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by John Perr
About the author:
Linux user since 1994; he is one of the French editors of LinuxFocus.
This article explains how to configure sendmail and
fetchmail on your local computer connected to the internet via a PPP link.
Such a configuration allows you to use every Unix mail client (not only
Netscape). You can send
and fetch your messages each time you establish a PPP connection.
In order to manage properly mail on your linux box, you have to configure a Mail Transfer Agent (MTA in
short). The most popular (and older) is certainly sendmail but there are others such as qmail which are
faster and simpler to configure, or exim which is included in standard Debian configurations. We shall
stick to sendmail here and use a configuration kit from Berkley University by
To retreive your mail stored on the server of your Internet Service Provider (ISP in short), it will also be necessary to configure fetchmail in order to feed sendmail with the content of your mailboxes. fetchmail is for mail retrieval via pop3 or imap. You can also use uucp but that is a more exotic case not covered by this article.
It is necessary to install the following packages to configure sendmail (rpm format):
Dependent on your distribution you may have slightly different names. The version numbers could also be different. Only the first two packages are really needed.
To actually configure sendmail, follow these steps:
# start of config.mc include(`../m4/cf.m4')dnl OSTYPE(`linux')dnl define(`SMTP_MAILER_FLAGS', `e9')dnl FEATURE(redirect)dnl FEATURE(nocanonify)dnl FEATURE(always_add_domain)dnl FEATURE(local_procmail)dnl GENERICS_DOMAIN(localhost.localdomain localhost localhost) FEATURE(genericstable) FEATURE(masquerade_envelope)dnl define(`confCF_VERSION',`dede's cf - 22/05/98')dnl define(`confCON_EXPENSIVE',`True')dnl define(`confME_TOO',`True')dnl define(`confCOPY_ERRORS_TO',`Postmaster')dnl define(`confDEF_CHAR_SET',`ISO-8859-1')dnl define(`confMIME_FORMAT_ERRORS',`True')dnl define(`SMART_HOST',`smtp8:[smtp.isp.net]')dnl define(`confTO_QUEUEWARN',`24h') MAILER(local) MAILER(smtp) # End of config.mc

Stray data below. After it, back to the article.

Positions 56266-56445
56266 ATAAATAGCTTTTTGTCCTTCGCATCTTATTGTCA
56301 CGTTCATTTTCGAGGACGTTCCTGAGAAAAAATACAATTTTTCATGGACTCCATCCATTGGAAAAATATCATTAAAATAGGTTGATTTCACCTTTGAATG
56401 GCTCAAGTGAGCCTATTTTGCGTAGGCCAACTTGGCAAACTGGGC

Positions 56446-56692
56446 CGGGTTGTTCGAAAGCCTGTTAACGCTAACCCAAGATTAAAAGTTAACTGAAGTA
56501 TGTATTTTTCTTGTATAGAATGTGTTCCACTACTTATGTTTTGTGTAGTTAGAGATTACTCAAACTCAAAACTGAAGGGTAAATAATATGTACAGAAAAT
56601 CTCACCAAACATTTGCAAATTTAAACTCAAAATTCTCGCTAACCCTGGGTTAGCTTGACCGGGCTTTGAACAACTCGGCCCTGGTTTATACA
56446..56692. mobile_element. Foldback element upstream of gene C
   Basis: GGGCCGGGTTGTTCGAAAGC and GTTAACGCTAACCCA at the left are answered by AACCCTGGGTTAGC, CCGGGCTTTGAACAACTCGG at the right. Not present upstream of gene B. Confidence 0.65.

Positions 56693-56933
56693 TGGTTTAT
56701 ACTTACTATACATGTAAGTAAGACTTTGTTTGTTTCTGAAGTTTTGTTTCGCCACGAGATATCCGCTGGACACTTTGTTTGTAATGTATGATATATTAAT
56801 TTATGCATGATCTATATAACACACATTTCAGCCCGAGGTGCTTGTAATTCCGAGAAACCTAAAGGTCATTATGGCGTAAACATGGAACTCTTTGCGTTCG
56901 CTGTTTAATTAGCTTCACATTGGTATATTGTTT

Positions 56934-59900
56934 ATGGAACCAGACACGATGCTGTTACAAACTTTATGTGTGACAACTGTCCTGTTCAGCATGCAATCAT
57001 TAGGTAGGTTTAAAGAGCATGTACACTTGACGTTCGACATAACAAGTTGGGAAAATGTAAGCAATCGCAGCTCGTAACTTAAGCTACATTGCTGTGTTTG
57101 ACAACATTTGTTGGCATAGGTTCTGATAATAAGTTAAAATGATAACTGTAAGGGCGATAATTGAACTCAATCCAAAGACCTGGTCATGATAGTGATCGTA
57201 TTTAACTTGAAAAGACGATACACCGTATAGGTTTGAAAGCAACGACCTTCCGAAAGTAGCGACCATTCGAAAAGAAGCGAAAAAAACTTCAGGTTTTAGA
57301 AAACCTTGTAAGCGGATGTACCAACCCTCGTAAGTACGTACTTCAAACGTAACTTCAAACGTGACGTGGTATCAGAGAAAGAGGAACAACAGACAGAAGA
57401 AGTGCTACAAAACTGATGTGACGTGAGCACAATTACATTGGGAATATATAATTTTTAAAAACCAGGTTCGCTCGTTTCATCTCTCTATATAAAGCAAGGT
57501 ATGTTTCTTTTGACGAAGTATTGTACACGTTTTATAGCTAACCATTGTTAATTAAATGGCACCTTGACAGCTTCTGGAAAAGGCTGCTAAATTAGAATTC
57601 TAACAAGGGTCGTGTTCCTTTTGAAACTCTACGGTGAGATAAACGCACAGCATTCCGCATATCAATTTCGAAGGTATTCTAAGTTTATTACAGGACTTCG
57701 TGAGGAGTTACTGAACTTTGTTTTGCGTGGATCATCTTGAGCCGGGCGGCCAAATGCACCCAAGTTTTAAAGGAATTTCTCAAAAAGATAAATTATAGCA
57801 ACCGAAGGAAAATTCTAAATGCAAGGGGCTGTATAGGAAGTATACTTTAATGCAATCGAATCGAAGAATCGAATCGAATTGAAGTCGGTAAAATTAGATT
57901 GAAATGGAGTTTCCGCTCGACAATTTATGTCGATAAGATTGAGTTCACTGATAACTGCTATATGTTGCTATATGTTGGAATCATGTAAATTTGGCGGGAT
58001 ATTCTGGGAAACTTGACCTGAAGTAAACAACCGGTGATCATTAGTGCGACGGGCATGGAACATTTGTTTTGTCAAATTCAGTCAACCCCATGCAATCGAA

dede: firstname.lastname@example.org root: email@example.com news: firstname.lastname@example.org
/etc/aliascontains at least:
MAILER-DAEMON: postmaster postmaster: root
passwd: files shadow: files group: files hosts: files dns services: files networks: files protocols: files rpc: files ethers: files netmasks: files bootparams: files netgroup: publickey: automount: files aliases: files
m4 config.mc > /etc/sendmail.cf
-rw------- 1 root root 26468 mai 12 22:52 /etc/sendmail.cf
/usr/bin/sendmail -bi -oA/etc/genericstable
/etc/genericstable.dbshould have been created
/etc/hostsshould contain a line similar to:
127.0.0.1 localhost.localdomain localhost localhost
kill `head -1 /var/run/sendmail.pid`
/usr/bin/sendmail -bd -os
That's all for sendmail.We now have to check that everything works nicely:
Make a file named test.mail with the following lines:
/usr/bin/sendmail -v dede < test.mail
The following lines should display:
dede... Connecting to local dede... Sent
Run mail or any other mail client (not yet netscape !!) and check that the message has been received
In order to configure Netscape to read local mail (served by sendmail):
Edit/Preferences/Mail & Groups/Mail Servermenu
Outgoing mail (SMTP) server
Mail server type
chmod 1777 /var/spool/mail.